Our kids change our lives for the better. And though it may be challenging some days with you feeling like you just want to crawl into bed and sleep for days. I would not exchange this journey we’re on for anything in the world, dark under-eye circles and all!

So here we go, with the thought of sharing more blog posts in the coming weeks as we return from our hibernation and hope to engage a bit more with you all as we start to approach the fun, upcoming months of Spring and Summer! For now, I’m quite enjoying the winter weather and the indoor adventures it brings. 🙂

C xx

 

Life Right Now, Parenting

How-To: Teach your child about money values

When Caitlin was born, I handed over the pink piggy bank that I grew up with over to her by placing it in her room. Every so often, we clear out the small change from our wallets and throw them in there for her as a start to a savings account.

Fast forward a few years and Caitlin’s grown accustomed to putting money (small change, mostly) into her piggy bank. Every now and then her father will help her to count her money and place the high values in a safe place, starting the filling up ‘piggy’ process all over again.

Whilst Caitlin is probably still too small to understand the full value about working hard for your money and reward yourself for it, we’ve started to slowly explain the fact that if you behave, mommy and daddy will give you some money that you can either save in your piggy bank (which is what we prefer) or alternatively, you can buy yourself a sweetie the next time we go to the shops.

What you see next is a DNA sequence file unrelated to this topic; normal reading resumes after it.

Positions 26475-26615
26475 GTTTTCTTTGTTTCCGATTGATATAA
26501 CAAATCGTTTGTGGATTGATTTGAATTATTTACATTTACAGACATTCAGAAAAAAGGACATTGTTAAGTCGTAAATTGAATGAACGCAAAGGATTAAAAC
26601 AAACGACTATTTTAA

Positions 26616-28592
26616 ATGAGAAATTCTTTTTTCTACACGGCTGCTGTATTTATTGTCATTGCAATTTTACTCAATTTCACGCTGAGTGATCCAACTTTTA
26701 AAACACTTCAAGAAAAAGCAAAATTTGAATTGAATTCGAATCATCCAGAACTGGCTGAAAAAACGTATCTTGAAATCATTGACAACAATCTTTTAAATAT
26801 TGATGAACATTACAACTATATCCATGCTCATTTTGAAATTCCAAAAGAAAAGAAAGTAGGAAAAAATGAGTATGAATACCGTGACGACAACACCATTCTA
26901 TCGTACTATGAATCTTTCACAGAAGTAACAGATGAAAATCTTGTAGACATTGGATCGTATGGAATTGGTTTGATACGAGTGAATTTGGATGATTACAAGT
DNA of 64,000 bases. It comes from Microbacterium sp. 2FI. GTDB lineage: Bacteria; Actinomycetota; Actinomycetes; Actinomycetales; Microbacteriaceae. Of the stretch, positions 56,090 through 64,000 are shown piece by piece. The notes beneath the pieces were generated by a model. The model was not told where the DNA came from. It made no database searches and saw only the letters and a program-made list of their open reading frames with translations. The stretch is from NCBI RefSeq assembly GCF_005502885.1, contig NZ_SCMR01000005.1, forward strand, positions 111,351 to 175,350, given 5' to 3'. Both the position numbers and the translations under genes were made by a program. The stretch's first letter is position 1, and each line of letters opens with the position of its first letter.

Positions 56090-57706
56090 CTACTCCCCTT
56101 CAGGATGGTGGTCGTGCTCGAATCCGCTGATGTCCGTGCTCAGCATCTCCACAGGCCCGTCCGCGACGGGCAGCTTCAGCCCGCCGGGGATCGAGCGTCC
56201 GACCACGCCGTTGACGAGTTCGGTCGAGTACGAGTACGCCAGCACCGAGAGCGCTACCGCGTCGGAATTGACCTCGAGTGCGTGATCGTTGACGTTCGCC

IMG_4061

So this whole process got me thinking about how I was taught money values and how it influences your approach towards money, spending, saving and so forth. Whilst I was one of those very fortunate kids growing up in a home where there was never a shortage of anything necessary, I still had the value of hard work entrenched into me. My parents are entrepreneurs by default, which means that shop-talk was always present and there was (and still is) always work that needs to get done. Whilst my kid-self didn’t understand why they were constantly working like all…the…time, my adult-self understand that raising four kids and maintaining a functioning household takes a lot of extra hours and hard work.